Many policy interventions combine several features that we think may all potentially be key for the results we are trying to achieve. For example, conditional cash transfers typically combine giving cash to the household, some message about the importance of health and education, some condition that requires the household to go to health clinics or kids to attend schools, and details such as who receives the cash (mother or father), how they receive it (directly paid to bank accounts or paid in cash), and the frequency of receipt.
David McKenzie's blog
- Angus Deaton on why the new PPP numbers look so different – his claim is that actually it was the 2005 numbers that were problematic.
- Chris Blattman on using qualitative measurement to validate quantitative measures of risky behaviors.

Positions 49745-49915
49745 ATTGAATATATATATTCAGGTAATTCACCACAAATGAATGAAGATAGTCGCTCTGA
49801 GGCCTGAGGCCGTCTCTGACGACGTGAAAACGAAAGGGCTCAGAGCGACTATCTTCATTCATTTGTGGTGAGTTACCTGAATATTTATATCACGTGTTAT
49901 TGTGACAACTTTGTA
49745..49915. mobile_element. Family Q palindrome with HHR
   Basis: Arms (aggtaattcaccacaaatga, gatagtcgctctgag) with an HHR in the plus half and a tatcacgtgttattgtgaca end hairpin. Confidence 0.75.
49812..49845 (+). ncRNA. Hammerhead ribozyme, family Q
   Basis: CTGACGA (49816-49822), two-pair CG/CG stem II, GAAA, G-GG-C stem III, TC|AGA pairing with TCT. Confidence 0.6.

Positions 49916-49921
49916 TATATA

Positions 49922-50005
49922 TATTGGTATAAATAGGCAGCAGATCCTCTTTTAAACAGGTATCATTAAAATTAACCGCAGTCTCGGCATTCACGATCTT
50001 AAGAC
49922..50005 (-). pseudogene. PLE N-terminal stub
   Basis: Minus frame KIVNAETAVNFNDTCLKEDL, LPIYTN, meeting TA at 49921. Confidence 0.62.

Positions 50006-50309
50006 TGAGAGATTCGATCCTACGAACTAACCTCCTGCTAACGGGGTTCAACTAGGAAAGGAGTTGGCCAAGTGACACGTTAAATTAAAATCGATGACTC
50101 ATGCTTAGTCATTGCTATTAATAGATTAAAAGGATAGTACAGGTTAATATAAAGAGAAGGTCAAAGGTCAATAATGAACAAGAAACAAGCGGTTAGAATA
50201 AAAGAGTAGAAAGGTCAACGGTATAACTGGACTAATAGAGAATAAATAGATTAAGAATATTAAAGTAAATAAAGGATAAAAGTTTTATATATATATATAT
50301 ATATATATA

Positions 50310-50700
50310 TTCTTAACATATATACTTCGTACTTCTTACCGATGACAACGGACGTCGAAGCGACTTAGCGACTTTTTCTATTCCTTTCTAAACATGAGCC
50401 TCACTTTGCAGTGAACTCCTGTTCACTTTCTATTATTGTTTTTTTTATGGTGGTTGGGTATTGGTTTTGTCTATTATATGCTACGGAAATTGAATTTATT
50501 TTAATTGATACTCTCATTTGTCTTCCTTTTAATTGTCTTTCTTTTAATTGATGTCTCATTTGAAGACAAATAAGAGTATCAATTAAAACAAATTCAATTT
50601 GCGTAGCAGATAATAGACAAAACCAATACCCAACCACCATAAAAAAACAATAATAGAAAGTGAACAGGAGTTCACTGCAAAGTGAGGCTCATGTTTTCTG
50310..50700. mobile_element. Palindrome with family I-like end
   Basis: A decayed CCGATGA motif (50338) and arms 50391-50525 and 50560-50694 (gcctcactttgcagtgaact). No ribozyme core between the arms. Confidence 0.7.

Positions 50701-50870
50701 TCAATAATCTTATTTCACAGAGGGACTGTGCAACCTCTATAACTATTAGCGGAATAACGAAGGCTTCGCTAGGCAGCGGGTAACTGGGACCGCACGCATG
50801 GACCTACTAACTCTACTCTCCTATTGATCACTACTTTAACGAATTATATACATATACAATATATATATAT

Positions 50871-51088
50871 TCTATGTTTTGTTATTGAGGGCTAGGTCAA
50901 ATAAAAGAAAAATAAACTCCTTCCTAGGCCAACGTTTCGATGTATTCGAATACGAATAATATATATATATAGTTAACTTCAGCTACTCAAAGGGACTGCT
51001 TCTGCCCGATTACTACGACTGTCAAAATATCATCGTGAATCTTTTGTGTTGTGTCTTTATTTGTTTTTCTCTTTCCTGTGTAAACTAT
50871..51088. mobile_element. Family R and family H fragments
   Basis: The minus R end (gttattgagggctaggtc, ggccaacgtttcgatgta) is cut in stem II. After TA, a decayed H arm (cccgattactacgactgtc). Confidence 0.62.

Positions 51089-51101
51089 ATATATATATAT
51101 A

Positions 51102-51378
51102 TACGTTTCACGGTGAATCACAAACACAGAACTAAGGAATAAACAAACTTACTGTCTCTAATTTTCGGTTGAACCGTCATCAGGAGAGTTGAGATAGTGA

- Rachel Glennerster on individual vs community incentives for service provision.
- Visa lottery evidence on the impact of high-skilled immigration on jobs for US workers – Vox covers new work by Giovanni Peri and co-authors – they find cities which were unlucky in the H1-B lottery experience slower job growth for American workers in the tech sector without college degrees,
Several surveys of U.S. employers identify lack of soft skills as the area where young job-seekers have the largest deficiency.
Remittances sent by migrant workers to developing countries have soared in the past two decades. According to the World Development Indicators, workers’ remittances to developing countries were just US$47 billion in 1980 (in constant 2011 dollars). After barely rising by 1990 ($49 billion), they doubled by 2000 ($102 billion), and from there, tripled by 2010 ($321 billion).